FMLA FAQs: All about exempt employees

Posted May 17, 2018

Joe Employee is a professional at your organization and, as such, is paid the same salary each week regardless of the number of hours he works per week. Joe Employee was doing some maintenance on his house over the weekend, and broke his ankle. This required him to stay at home and not work due to the pain killers he was given (it was a bad break). After a week or so, he was able to return to work, but only for 30 hours per week instead of his usual 40 – 70 hours. Rachel, the company leave administrator, was left wondering how to deal with the situation, including his pay.

Employees who are exempt from the overtime and minimum wage provisions under the Fair Labor Standards Act (FLSA) garner some special attention (and questions) under the Family and Medical Leave Act (FMLA). Here are some related common questions and their answers.

Q: Do we count exempt employees for purposes of employer coverage?

A: Yes, even if they are part time, are temporary, are not a U.S. Citizen (or are not authorized to work in the U.S.), or took or will take military leave. They need to be working in the U.S., however.

Q: Employees are eligible for FMLA leave if they have worked at least 1,250 hours in the 12 months before leave is to begin. How do you calculate hours worked for exempt employees if they do not complete time cards?

A: If you do not otherwise keep track of how many hours an exempt employee normally works, you will have the burden of trying to disprove an employee’s claim regarding how many hours he or she worked. If tested, the benefit of the doubt will go to the employee.

Q: How much leave are exempt employees entitled to if we do not know what their normal workweeks are?

A: You and the exempt employee are generally expected to have a written agreement on the employee’s normal schedule or average hours worked each week. This agreement would be the basis of determining the employee’s FMLA leave entitlement.

Q: May we dock an exempt employee’s pay when he or she takes part of a week off as FMLA leave?

A: As a general rule, the FLSA requires that if exempt employees perform any work during the workweek, they must be paid the full salary amount. You are not, however, required to pay exempt employees the full salary for weeks in which they take unpaid FMLA leave. You may pay a proportionate part of the full salary for time actually worked. For example, if an exempt employee who normally works 40 hours per week uses four hours of unpaid leave under the FMLA, you may deduct 10 percent of the exempt employee's normal salary for that week.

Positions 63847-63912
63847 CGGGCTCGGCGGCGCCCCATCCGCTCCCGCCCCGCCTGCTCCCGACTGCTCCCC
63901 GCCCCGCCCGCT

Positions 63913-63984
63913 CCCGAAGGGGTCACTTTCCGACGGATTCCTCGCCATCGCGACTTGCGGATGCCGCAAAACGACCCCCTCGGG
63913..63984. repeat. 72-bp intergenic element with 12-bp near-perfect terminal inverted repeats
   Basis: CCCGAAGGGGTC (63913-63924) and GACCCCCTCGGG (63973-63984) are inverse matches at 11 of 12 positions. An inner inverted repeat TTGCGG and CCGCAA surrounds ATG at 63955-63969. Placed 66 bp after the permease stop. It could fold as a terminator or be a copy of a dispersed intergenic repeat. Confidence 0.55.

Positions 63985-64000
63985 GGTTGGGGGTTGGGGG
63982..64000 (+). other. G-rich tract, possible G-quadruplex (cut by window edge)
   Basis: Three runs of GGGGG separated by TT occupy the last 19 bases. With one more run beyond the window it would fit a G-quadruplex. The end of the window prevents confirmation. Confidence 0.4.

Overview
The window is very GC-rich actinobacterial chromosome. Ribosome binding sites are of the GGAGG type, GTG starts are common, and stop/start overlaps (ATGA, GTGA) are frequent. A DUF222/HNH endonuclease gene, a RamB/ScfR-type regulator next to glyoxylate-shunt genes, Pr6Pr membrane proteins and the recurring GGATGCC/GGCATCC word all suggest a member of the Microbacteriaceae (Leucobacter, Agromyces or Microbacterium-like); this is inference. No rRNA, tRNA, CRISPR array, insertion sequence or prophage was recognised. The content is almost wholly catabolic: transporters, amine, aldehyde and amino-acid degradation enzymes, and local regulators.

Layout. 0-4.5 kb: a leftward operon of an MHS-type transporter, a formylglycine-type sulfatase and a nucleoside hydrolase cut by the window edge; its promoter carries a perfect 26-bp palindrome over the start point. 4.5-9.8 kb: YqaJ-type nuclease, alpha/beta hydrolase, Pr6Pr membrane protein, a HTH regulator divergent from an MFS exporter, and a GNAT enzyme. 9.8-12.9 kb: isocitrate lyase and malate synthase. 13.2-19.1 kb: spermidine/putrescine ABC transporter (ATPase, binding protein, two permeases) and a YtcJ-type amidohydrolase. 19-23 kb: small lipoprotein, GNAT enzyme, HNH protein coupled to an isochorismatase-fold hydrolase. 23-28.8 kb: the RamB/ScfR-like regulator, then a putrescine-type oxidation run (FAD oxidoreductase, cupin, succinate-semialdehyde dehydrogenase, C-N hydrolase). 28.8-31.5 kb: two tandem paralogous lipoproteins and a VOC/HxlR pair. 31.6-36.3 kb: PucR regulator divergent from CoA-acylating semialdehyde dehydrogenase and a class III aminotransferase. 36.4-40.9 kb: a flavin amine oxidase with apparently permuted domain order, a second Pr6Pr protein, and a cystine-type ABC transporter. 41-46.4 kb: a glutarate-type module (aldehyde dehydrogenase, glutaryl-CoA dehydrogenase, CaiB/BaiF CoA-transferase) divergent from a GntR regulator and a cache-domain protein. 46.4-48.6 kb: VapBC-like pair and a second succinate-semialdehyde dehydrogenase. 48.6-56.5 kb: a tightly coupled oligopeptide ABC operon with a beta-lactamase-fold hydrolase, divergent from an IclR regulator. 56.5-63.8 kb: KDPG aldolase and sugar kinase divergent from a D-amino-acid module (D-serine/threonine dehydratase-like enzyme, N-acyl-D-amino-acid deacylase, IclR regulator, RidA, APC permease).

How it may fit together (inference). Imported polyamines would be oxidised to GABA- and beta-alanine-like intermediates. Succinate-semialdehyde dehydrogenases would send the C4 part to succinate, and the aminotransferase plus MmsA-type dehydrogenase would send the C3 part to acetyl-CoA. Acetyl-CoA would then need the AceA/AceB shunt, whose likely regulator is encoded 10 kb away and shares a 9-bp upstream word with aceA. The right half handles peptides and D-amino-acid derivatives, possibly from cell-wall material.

Q: Is it ok to reclassify an exempt employee to hourly, in effort to track time?

A: Yes, you may convert an exempt employee to hourly during a period of intermittent or reduced schedule FMLA leave. Determining the hourly rate could have some challenges. Again, this is where having a written agreement regarding the employee’s normally worked schedule comes in handy. You need to have something supporting the rationale behind the hourly rate determination.

Note: between converting an employee to hourly or docking the exempt employee’s pay, the latter is usually preferable. Of course, you are not mandated to dock an employee’s pay or move them to hourly; you may choose to continue to pay them their full salary while on intermittent FMLA leave.

This article was written by Darlene M. Clabault, SHRM-CP, PHR, CLMS.


FMLA for Supervisors TrainingJ. J. Keller's FMLA for Supervisors Training gives supervisors and managers critical Family and Medical Leave Act information.

 

J. J. Keller's FREE HRClicks™ email newsletter brings quick-read human resources-related news right to your email inbox.

Sign up to receive HRClicks™.